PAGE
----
The ecologically vulnerable Baltic Sea has the potential of producing and sustaining a rich array of ecosystem services important for our identity, lifestyles, and wellbeing. However, the provision of many important services (such as opportunities for recreation and food fit for consumption) has alarmingly reduced during the past 40 years.
Climate change and other challenges
Pressures such as increased nutrient loads, that have caused undesired development, will become even more difficult to control in the near future due to global climate change, population growth and increasing demand for food.
Costly measures, valuable services
The policy instruments and measures to abate nutrient loads, to control fishing effort, and to mitigate other undesirable pressures are costly for the taxpayers and economic actors, thus raising questions on their societal benefits.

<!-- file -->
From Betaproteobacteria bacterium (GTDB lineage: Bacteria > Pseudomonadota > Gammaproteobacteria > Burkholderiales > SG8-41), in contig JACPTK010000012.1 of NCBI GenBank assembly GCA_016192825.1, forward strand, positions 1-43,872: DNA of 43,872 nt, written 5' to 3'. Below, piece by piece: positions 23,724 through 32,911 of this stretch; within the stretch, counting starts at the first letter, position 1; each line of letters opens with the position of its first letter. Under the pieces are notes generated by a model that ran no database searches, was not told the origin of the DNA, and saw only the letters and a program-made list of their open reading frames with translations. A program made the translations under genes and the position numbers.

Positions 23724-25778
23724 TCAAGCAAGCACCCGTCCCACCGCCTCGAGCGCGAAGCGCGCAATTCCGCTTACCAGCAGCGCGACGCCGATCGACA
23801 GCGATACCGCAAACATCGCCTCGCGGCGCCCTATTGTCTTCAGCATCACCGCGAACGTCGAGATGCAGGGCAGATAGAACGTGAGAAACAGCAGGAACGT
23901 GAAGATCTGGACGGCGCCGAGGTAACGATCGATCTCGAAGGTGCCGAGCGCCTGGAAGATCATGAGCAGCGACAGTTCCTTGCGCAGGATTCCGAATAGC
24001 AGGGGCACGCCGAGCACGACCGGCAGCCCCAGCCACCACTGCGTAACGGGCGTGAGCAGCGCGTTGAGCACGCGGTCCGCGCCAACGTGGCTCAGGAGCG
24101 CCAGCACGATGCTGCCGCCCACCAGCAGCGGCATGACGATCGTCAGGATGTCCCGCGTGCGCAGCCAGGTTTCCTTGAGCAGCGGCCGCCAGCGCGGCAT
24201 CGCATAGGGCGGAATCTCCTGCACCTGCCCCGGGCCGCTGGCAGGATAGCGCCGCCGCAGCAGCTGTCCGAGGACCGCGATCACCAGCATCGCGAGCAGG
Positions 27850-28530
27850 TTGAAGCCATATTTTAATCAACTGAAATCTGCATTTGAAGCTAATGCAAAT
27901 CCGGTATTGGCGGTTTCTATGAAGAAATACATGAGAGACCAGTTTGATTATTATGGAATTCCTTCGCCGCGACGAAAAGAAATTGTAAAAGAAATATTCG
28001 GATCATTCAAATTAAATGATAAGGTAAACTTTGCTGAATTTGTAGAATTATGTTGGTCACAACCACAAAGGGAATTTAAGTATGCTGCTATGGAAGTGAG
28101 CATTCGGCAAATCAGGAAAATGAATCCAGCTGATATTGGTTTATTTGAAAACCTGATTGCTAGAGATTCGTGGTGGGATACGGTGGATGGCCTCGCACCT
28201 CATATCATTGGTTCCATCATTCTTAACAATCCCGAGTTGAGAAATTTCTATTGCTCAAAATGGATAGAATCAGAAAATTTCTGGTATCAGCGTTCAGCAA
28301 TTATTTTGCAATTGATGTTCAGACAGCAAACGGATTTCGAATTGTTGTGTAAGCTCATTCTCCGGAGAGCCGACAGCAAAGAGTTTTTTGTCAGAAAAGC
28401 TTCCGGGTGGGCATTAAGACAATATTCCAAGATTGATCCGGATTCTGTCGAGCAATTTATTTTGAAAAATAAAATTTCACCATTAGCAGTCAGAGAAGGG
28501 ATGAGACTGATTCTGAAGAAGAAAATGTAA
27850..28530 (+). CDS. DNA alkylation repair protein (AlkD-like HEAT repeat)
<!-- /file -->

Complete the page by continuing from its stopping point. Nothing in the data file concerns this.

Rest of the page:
At the moment, there is only little knowledge of how valuable marine ecosystem services are to the citizens of the Baltic Sea countries, where are the most important hotspot areas that provide the core ecosystem services, and finally, how can we secure the future provision of marine ecosystem services under changing climate and anticipated socioeconomic developments.